Thursday, November 29, 2012

It's complicated alright

I wanted a knitting challenge when I selected Mr. Bluejeans as a project.  I also really, really wanted it to be for myself. Last week I got a little worried that it wouldn't fit me, after all.  I mean, after swatching twice, measuring often and a few prayers thrown in that I had it right, it seemed small.  Too small.  Even though it was a top down cardigan, and therefore could be tried on for size, it was at a point that I couldn't do it without risking loss of live stitches (well I could, but I was too lazy to put almost 300 stitches on waste yarn), so I tried it on Sara.

Praise be!  It was too big on her!  I secretly think she was a little saddened by this as rather than rip and start over, I always finish my mistakes in size anyway and give them to her.  I knew as she modeled for me that I was on the right track.  I forged ahead with the difficult parts.

Pay no attention to the woman in the mirror wearing monkey pajamas.  She's overjoyed the top down cardigan is to a point she can actually try it on herself and she forgot to dress for the occasion.
First came the short rows, and while they're not truly hard, doing them right is important so gaps and wraps don't show on the public side of the piece.  I was so happy this short row technique added length in the back. Mission accomplished with that part of the pattern, I started the directional edge of this cardigan:

Stop knitting with wrong side facing.

Provisionally cast on 54 stitches and find out when you pick them up and knit the first row, you actually need 55 cast on stitches to make it work.  Fudge that last stitch because who wants to do another crochet provisional cast on?

Think about the pattern for a minute or two (ok, really a couple of days) before forging ahead.  Realize it's not as crazy as it sounds because you've knit applied borders before.  Ruby gave me migraines!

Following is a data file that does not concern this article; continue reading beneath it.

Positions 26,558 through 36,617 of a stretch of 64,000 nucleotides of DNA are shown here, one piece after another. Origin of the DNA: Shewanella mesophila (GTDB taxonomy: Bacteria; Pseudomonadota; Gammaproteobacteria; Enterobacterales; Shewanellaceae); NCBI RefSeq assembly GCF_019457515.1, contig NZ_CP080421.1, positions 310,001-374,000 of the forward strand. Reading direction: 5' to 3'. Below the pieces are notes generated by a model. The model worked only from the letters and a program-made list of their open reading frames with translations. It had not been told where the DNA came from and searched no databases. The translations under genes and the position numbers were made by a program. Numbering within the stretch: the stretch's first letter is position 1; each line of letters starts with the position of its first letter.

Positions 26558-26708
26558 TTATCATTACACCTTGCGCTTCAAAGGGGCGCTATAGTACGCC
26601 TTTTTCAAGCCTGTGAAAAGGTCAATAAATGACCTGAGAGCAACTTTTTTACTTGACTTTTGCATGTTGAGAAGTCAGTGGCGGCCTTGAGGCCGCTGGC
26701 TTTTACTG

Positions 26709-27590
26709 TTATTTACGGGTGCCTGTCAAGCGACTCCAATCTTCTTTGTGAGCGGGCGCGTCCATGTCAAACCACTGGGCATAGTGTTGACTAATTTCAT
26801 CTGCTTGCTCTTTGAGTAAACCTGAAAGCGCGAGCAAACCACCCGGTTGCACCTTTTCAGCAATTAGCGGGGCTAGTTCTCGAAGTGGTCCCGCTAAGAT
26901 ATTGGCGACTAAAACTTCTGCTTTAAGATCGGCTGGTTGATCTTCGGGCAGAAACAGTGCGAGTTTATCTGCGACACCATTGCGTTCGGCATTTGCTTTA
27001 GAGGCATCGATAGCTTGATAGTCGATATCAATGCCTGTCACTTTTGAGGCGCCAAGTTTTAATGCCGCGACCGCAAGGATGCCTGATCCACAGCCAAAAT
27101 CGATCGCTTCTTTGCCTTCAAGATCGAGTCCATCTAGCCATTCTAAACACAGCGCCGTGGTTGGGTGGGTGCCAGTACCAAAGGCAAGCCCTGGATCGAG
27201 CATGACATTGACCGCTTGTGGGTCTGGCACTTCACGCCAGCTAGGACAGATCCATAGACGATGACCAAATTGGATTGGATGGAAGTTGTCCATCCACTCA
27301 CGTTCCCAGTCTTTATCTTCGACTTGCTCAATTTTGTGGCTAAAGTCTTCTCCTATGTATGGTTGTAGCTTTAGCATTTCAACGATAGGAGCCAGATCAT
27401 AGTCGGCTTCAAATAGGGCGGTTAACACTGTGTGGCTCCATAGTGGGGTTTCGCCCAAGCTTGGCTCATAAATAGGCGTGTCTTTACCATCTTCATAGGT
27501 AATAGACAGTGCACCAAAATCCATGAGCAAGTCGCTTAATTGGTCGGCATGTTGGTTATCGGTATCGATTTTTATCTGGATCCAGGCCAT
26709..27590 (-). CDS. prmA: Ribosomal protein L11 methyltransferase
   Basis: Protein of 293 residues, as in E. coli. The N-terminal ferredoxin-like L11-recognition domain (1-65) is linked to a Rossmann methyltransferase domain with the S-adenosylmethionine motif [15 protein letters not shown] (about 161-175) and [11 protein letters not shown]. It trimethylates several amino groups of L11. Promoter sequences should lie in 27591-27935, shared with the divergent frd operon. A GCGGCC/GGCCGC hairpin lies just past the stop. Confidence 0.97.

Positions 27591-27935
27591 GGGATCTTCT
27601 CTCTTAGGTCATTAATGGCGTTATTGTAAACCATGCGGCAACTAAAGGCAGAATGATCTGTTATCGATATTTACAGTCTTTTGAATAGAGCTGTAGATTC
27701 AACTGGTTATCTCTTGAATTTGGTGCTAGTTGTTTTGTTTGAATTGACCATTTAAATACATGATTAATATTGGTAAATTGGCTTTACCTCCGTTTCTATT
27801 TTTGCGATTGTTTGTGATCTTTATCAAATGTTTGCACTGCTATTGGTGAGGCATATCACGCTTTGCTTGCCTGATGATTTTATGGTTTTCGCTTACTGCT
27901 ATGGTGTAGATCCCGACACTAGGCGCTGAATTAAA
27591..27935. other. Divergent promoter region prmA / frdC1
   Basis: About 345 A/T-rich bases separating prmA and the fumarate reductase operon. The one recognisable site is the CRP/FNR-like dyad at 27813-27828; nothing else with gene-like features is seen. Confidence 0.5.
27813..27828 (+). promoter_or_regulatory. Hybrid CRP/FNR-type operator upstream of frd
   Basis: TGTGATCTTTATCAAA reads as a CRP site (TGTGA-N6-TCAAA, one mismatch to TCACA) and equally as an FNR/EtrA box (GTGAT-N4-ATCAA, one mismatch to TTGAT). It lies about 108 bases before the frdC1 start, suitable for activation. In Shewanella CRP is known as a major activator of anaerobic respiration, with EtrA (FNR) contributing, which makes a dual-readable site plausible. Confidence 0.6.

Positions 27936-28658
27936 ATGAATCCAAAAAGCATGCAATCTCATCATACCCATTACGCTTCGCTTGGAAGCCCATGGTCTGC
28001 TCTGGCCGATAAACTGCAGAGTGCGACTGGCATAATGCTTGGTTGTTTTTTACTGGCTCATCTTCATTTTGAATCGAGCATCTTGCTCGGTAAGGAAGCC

Knit the first four rows of the edge and gloat because what looks hard as hell is so damned easy once you let it go and stop over-thinking things.

Read the pattern where it says repeat row 1 through 4 until all of the waiting stitches are gobbled up by the knit two togethers on the right side of the edging.

Read the pattern where it says the edging has 12 rows and the two cabled rows are decidedly different.

Oh, oh.  Pause.  Write the designer and ask which set of directions is correct.  Don't hear back and still itching to knit?

     Read all of the project notes available from the other 26 people who have knit this.
     Come across one reference that this was an issue for her, too.
     Pause again.  Take photos.  Think about it.
     Decide to do rows one through 4 until all the stitches are gobbled up and ignore the rest.

Wish me well.  I think I'm done dragging my feet and will throw knitting caution to the wind.

Monday, November 26, 2012


The dining room table has at last arrived!  It's much smaller than the Last Supper table we've had for decades.  It's also kind of rugged looking.  For the life of me though, I cannot decide on what I should do about a rug. The table is 4 feet in diameter and round, but with the addition of the leaf, which I see us using maybe only a handful of times in a year, it would be oval with dimensions of 6 X 4 feet.